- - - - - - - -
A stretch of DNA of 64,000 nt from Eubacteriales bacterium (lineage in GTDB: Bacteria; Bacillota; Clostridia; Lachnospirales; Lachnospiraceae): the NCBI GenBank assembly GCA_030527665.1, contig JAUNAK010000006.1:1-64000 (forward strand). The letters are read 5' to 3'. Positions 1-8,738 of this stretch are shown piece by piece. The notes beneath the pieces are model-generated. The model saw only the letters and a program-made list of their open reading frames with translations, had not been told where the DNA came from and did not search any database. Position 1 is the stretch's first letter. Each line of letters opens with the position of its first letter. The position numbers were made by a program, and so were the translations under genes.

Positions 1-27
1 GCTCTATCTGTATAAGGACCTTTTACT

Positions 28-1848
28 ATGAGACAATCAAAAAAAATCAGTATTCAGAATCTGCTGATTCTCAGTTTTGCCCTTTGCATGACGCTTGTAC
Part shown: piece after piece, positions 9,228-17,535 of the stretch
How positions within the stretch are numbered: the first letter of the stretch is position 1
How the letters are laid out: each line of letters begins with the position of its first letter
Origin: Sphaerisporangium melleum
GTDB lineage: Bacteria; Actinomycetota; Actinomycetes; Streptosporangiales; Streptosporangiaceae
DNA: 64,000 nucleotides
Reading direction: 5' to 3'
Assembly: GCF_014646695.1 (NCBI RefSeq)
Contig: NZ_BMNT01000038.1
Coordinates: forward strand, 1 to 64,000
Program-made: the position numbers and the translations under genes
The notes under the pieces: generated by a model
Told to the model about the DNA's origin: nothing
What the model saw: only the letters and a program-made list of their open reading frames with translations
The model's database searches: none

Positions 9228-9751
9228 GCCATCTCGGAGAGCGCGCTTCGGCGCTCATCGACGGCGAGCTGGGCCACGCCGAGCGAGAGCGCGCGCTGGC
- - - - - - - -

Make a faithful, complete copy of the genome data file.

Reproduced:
A stretch of DNA of 64,000 nt from Eubacteriales bacterium (lineage in GTDB: Bacteria; Bacillota; Clostridia; Lachnospirales; Lachnospiraceae): the NCBI GenBank assembly GCA_030527665.1, contig JAUNAK010000006.1:1-64000 (forward strand). The letters are read 5' to 3'. Positions 1-8,738 of this stretch are shown piece by piece. The notes beneath the pieces are model-generated. The model saw only the letters and a program-made list of their open reading frames with translations, had not been told where the DNA came from and did not search any database. Position 1 is the stretch's first letter. Each line of letters opens with the position of its first letter. The position numbers were made by a program, and so were the translations under genes.

Positions 1-27
1 GCTCTATCTGTATAAGGACCTTTTACT

Positions 28-1848
28 ATGAGACAATCAAAAAAAATCAGTATTCAGAATCTGCTGATTCTCAGTTTTGCCCTTTGCATGACGCTTGTAC
Part shown: piece after piece, positions 9,228-17,535 of the stretch
How positions within the stretch are numbered: the first letter of the stretch is position 1
How the letters are laid out: each line of letters begins with the position of its first letter
Origin: Sphaerisporangium melleum
GTDB lineage: Bacteria; Actinomycetota; Actinomycetes; Streptosporangiales; Streptosporangiaceae
DNA: 64,000 nucleotides
Reading direction: 5' to 3'
Assembly: GCF_014646695.1 (NCBI RefSeq)
Contig: NZ_BMNT01000038.1
Coordinates: forward strand, 1 to 64,000
Program-made: the position numbers and the translations under genes
The notes under the pieces: generated by a model
Told to the model about the DNA's origin: nothing
What the model saw: only the letters and a program-made list of their open reading frames with translations
The model's database searches: none

Positions 9228-9751
9228 GCCATCTCGGAGAGCGCGCTTCGGCGCTCATCGACGGCGAGCTGGGCCACGCCGAGCGAGAGCGCGCGCTGGC